Lucy may now be doing what she always wanted to do, but it’s taken a while to reach that point. She showed artistic potential at school, but her parents talked her out of trying to make a living as an artist. Instead, she studied business studies at University. It served Lucy well, although she admits she would personally have chosen a degree in Fine Art.

She said: “I became a business analyst, which was all about numbers and had no creative element at all, but I made a good career of it. I worked in the electricity industry and then at The Body Shop in Littlehampton.

“I reached the stage when I could afford to go part-time and did a Foundation course at Northbrook College in Horsham. It was brilliant fun, as I learned new techniques with textiles, sketching, painting, life drawing and even photography. I had the opportunity to experiment and the freedom to express myself.

“But I still had no idea as to how I could make a living at it, so I went back to being a business analyst. It wasn’t until fifteen years later, when I was made redundant, that I was in a position to try it full time.”

Lucy had been selling paintings to friends and family for over a decade and sales had steadily increased. Having established Art by Lucy Ames as a business at her home in Ashington, Lucy made a great start. Lucy’s first exhibition was in the foyer of her previous workplace at The Body Shop and she sold 14 paintings and received eleven commissions.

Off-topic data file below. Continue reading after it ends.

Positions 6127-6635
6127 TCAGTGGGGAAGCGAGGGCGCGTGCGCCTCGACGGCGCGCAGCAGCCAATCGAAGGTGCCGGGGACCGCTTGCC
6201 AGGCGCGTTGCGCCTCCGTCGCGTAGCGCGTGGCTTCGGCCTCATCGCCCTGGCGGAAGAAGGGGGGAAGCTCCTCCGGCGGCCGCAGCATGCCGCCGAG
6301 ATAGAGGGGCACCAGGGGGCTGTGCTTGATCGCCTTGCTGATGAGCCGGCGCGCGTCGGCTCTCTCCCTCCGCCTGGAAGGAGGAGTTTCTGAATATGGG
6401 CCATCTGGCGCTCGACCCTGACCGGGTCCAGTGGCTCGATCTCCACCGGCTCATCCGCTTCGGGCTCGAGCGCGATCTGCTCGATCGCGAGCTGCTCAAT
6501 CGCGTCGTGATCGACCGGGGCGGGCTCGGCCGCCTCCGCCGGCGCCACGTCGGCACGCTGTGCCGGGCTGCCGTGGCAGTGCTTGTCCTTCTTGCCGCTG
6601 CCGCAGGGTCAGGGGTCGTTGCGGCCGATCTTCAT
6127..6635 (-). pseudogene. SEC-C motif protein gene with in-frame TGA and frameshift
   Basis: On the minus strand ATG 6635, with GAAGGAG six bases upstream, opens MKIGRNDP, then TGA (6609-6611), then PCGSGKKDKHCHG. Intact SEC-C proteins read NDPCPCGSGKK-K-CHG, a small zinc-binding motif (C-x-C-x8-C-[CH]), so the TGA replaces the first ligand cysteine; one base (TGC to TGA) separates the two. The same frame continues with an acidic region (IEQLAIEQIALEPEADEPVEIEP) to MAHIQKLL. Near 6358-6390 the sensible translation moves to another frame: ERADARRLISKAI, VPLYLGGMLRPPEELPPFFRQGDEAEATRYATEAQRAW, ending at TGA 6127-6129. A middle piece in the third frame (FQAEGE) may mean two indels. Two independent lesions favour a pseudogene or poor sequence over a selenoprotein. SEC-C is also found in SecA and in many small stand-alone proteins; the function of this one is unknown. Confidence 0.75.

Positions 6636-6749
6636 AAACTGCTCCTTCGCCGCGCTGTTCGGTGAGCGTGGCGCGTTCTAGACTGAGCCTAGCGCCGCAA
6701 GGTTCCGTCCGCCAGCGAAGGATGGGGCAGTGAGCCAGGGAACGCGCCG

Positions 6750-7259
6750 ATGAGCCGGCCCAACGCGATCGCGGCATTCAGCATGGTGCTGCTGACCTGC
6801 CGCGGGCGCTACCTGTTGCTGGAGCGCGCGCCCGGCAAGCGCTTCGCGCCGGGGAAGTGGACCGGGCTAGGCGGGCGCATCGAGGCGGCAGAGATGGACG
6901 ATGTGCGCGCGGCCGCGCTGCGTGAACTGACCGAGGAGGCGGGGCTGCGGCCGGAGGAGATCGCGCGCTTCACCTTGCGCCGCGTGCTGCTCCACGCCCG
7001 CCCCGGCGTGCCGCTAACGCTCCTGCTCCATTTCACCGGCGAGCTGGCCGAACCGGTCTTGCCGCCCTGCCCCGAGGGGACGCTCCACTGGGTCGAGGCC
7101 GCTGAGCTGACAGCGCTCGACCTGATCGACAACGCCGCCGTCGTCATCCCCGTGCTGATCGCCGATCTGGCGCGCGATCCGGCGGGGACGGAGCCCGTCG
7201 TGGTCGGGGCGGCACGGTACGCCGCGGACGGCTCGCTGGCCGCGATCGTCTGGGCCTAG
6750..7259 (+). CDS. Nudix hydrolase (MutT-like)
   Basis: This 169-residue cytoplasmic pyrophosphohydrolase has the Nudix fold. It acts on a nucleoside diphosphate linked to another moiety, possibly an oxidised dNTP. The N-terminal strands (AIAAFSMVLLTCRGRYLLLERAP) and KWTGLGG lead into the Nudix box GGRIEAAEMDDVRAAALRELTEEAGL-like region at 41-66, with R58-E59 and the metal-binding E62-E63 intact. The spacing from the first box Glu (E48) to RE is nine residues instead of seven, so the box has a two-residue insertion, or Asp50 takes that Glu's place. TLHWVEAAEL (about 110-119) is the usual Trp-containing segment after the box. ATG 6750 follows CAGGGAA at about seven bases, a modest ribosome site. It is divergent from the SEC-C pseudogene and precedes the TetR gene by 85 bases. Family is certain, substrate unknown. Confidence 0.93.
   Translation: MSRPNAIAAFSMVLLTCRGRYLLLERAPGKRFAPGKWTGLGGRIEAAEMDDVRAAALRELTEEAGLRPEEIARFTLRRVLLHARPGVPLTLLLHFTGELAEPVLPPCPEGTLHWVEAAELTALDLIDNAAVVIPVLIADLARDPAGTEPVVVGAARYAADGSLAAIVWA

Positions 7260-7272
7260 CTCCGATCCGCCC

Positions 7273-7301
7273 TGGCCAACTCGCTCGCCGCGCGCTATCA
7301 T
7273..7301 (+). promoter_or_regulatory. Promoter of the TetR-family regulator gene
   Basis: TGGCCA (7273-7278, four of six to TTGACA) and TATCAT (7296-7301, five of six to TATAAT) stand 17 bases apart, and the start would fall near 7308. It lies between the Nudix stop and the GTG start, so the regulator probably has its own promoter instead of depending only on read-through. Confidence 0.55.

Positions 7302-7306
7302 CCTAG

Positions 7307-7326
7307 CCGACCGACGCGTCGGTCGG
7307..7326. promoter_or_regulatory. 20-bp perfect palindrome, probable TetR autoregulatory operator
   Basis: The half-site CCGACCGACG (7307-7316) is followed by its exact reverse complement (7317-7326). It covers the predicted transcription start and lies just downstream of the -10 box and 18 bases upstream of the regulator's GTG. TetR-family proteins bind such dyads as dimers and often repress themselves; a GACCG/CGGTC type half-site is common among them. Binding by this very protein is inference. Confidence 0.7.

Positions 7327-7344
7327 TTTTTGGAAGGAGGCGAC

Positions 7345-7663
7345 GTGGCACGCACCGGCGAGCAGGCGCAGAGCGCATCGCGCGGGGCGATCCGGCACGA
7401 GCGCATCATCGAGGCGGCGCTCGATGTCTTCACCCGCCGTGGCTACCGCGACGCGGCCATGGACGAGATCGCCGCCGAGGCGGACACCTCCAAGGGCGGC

“In a way, it was a false dawn,” said Lucy. “I thought I would concentrate on corporate head offices. I negotiated to go to RSA in Horsham and Allianz in Guildford, and I just sat there day after day with nobody talking to me and nobody buying anything.

“That was a shock. I set off on a high, thinking it was going to be easy, but I realised that it was down to who you know. So I started networking and attending Sussex Women in Business and Mumpreneur (mums that run
their own businesses) clubs and that has really helped me to make good contacts.

“Now, I’m mainly selling through word of mouth, through people I have met and through networking. I also take part in Open Studio events with both Horsham and Worthing art groups. I’ll be involved in the Horsham event this year as they are doing something different, with a weekend at Sedgwick House and a second weekend in the artists’ own home.

“But local art can be difficult to sell, even when you collectively join forces. People tend to buy people rather than the art.”

Next up for Lucy is a pop-up gallery in Swan Walk, next to Ann Summers, where her work will be exhibited along with art by Lesley Taylor, Steve Gubbins, Janine Creaye and Kezia Noel-Paton. The Gallery will be open for
five days from Wednesday 6th to Sunday 10th March and will feature sculptures, paintings, abstract photography and ceramics. Her art will also be appearing at La Source in East Street for a period beginning on 29th March.

Maybe some of Lucy’s paintings will sell, maybe they won’t, but Lucy can still go home to her two biggest fans.“My children are proud that their mum is an artist. It’s something that they can relate to, whereas as if you say you’re a project manager it’s not so interesting to them. They’ve always been really supportive.

“When we do the Open Studios or hold exhibitions I can hear them saying ‘my mum did that’ and that’s nice for me to hear.”

For more of Lucy’s paintings visit www.artbylucyames.com